“Nobody should be fighting somebody else’s cancer. […] It’s not even my cancer I’m fighting now, it’s someone else’s cancer, which makes it harder for me.” Pauline Hunt, aged 49, is from Scotland. She underwent kidney transplant surgery last December. A new lease of life soon became “a death sentence”. Indeed, a few weeks later, growths appeared on her new kidney. Doctors removed the transplanted kidney in emergency surgery, but it was already too late: Pauline developed cancer of the lymph nodes and is “too ill to receive chemotherapy”.
“All processes were followed correctly”,explains John Forsythe, Medical Director of Organ Donation and Transplantation at NHS Blood and Transplant. He went on to say that the transmission of an undiagnosed cancer between donor and recipient is a known risk. The BBC confirmed that, “Between 2001 and 2010, fifteen out of 15,765 transplant recipients developed donor-transmitted cancers, three of whom died as a consequence”.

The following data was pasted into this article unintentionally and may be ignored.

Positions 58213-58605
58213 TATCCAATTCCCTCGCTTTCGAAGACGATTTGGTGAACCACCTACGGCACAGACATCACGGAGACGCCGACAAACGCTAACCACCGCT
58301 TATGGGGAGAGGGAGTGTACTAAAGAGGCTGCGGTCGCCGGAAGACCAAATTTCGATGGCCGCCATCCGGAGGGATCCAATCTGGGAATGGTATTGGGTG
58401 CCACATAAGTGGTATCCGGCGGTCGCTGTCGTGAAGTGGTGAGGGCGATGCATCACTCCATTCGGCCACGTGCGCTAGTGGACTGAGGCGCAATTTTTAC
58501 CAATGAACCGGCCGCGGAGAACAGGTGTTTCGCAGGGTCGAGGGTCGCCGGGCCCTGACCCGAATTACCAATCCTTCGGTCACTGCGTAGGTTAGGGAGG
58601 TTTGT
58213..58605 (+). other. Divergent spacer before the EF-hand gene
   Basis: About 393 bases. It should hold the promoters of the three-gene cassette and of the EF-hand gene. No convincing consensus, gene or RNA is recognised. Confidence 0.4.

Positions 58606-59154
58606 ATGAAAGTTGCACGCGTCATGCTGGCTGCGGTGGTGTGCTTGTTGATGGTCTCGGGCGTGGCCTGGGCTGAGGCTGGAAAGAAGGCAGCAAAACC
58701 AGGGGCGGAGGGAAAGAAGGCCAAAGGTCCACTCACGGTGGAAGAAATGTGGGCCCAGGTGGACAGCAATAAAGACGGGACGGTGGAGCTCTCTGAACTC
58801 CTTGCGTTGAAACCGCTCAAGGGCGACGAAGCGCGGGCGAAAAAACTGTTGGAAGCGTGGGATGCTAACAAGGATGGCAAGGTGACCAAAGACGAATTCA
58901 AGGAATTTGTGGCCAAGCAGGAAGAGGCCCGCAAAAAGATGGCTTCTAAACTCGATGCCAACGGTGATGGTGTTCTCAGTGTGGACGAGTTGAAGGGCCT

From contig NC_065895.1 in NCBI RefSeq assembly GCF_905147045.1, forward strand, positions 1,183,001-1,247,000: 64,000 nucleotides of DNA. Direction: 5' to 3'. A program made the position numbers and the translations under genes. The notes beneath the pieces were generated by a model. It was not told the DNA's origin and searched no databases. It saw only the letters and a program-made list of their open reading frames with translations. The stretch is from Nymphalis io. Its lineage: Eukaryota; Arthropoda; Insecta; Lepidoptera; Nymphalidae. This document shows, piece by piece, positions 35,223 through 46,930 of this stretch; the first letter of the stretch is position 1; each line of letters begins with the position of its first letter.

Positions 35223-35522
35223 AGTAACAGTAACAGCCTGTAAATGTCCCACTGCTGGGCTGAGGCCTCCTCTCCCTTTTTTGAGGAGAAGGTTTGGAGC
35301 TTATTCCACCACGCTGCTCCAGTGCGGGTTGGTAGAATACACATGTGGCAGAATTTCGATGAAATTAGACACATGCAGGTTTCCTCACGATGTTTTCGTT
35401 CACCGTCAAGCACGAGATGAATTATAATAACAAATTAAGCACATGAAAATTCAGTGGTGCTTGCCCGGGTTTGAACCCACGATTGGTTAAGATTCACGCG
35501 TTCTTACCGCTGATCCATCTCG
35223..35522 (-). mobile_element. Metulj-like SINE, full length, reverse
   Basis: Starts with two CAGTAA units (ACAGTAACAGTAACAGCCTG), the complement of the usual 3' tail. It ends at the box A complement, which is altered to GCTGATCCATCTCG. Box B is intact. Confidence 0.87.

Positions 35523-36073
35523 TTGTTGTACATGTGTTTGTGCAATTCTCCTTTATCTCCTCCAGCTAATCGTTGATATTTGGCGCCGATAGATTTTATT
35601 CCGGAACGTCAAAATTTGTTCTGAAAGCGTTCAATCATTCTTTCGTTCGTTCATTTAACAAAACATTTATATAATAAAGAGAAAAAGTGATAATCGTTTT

The Newcastle patient who received the liver from Pauline’s donor died after developing cancer. “I don’t know how long I’ve got”, adds Pauline.
“Both the patient and her family were kept fully informed of this investigation and its outcome which found that the situation could not have been anticipated and the treatment and clinical decisions were appropriate and fully compliant with the strict protocols for transplantation”, explained a spokesperson for NHS Greater Glasgow and Clyde.